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Christian Skredsvig

Son of man

Son of man

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About the original:

Date: 1891

Other titles: The Son of Man (ENG)

Designation: Painting

Material and technique: Oil on canvas

Technique: Oil

Material: Canvas

Dimensions: 324 x 452 cm

Subject: Visual arts

Classification: 532 - Visual arts

Acquisition: Gift from the Association to the National Gallery's addition, 1904

Inventory no.: NG.M.00641

Registration level: Single object

Owner and collection: The National Museum of Art, Architecture and Design, Visual Art Collections

Photo: Børre Høstland/Jacques Lathion

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Christian Skredsvig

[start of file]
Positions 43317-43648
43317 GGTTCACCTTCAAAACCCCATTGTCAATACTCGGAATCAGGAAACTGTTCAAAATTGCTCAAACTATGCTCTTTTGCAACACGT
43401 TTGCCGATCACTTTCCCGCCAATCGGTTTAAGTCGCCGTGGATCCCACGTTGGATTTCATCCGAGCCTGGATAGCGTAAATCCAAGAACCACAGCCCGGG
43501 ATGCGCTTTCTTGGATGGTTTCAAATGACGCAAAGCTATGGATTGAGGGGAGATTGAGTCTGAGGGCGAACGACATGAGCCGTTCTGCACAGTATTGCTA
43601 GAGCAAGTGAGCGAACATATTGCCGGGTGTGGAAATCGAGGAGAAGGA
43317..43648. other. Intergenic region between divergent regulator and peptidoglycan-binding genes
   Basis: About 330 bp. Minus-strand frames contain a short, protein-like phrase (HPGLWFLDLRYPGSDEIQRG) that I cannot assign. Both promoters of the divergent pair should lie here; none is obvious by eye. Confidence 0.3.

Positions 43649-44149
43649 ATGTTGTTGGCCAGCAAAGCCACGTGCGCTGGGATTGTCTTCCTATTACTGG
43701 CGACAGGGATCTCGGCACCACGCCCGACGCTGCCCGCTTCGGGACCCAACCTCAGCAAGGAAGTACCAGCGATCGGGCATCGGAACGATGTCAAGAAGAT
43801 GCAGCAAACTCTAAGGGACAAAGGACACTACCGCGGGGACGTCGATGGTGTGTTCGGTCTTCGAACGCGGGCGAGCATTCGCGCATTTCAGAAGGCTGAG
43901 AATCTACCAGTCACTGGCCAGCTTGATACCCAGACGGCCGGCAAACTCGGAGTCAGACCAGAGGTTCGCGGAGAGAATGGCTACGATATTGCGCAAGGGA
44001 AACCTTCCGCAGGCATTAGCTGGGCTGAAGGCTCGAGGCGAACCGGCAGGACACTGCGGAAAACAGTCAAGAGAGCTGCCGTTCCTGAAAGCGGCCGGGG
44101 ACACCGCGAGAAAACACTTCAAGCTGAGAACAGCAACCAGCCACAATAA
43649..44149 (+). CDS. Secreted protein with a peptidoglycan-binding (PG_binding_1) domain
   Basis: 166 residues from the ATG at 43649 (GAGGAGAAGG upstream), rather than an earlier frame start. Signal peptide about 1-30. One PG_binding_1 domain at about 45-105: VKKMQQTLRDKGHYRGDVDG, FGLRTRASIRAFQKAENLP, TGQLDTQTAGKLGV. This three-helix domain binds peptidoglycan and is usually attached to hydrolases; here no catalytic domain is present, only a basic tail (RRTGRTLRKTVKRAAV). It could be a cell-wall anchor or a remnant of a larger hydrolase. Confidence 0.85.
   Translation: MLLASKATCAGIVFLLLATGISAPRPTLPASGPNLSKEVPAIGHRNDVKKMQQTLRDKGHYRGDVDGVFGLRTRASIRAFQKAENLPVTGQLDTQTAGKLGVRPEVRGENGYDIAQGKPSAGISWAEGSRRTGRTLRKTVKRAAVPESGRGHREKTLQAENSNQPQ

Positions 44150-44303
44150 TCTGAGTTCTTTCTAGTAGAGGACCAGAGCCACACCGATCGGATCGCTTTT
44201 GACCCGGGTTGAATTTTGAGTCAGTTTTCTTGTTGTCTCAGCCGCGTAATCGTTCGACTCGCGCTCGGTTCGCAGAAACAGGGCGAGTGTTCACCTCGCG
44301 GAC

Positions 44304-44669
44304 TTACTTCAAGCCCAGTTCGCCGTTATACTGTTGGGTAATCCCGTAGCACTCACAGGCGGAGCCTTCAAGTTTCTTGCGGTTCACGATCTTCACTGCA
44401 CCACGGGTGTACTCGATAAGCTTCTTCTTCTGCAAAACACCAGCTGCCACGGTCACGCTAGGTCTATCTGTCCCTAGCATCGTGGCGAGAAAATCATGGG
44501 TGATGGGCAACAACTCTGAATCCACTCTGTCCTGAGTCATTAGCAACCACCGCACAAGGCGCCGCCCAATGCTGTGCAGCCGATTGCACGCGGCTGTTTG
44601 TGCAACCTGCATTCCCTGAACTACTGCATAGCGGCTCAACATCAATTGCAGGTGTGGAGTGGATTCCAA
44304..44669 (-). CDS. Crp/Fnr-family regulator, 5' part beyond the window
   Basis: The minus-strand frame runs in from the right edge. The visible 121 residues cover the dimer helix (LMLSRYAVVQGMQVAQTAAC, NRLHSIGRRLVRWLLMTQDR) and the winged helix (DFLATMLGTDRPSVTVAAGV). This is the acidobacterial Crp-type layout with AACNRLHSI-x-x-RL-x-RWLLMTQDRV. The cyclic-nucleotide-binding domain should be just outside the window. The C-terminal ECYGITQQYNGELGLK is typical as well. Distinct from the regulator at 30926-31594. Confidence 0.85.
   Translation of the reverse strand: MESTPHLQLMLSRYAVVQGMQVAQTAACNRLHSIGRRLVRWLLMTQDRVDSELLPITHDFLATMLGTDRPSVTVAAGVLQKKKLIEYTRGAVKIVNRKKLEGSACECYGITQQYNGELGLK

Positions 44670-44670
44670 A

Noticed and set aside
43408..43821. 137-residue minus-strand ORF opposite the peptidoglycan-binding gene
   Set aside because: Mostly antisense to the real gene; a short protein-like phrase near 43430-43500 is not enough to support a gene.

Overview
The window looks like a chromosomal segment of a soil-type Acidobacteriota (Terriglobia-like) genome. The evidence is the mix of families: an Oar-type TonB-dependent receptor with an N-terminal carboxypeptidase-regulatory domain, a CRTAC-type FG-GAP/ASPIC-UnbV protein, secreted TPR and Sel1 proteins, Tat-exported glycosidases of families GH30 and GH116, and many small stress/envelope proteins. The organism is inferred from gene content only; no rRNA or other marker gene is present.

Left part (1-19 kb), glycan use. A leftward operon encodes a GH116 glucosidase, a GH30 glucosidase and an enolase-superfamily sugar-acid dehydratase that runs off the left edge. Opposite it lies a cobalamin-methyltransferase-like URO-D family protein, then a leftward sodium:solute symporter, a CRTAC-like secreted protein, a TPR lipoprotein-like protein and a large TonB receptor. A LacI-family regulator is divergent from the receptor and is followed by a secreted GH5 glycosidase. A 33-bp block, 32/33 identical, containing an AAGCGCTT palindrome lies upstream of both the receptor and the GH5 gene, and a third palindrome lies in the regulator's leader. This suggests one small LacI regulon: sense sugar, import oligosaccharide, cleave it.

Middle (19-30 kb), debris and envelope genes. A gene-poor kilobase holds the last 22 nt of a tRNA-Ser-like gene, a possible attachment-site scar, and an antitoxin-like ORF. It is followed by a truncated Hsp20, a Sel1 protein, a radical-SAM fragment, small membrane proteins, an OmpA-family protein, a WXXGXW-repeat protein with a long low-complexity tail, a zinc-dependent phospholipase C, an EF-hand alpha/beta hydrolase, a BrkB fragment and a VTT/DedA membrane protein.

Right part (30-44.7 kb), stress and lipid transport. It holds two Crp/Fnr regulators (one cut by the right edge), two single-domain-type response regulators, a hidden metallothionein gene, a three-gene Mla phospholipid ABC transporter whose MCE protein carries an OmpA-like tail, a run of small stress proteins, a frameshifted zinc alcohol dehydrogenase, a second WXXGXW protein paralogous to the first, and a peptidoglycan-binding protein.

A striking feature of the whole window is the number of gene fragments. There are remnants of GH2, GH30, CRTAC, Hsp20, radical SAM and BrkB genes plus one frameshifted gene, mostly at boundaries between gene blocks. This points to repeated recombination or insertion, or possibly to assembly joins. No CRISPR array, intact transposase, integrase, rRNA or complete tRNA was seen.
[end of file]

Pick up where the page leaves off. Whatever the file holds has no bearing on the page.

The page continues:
Christian Skredsvig was a Norwegian painter and writer born at Modum in Buskerud. He started at Johan Fredrik Eckersberg's painting school when he was only fifteen years old. After school he traveled to Copenhagen and became a pupil of the landscape painter Vilhelm Kyhn from 1870 to 1874. Kyhn also helped him get a free place at the art academy. Skredsvig also lived in Paris for several years, where he was a pupil of Léon Bonnat and Heinrich von Zügel. Based in Paris, he also traveled to Italy, Spain and Corsica. Skredsvig exhibited for the first time at the industrial exhibition in Drammen in 1873, and in 1881 he won the prestigious gold medal at the Salon in Paris for a French farm motif, Ferme à Venoix (1881). This plein air painting was his international breakthrough. His first solo exhibition was in Fritzner's Pavilion in Kristiania in 1886. The mood painting Seljefløyten (1889) is one of his best-known works. Skredsvig's artistic expression went from realism to neo-romanticism, and he was one of the pioneers in the development of plein air painting and mood painting in Norway in the 1880s. He used various techniques, including naturalistic animal and landscape painting, portraiture, religious and folk motifs. Skredsvig was also a popular writer in his time, with publications such as the semi-autobiographical story about the miller's son Even Strand, published from 1912 to 1916. Skredsvig moved back to Norway in 1885 and settled on the farm Fleskum in Bærum, where he painted distinctive Norwegian landscapes and collected inspiration from various art forms and folk traditions.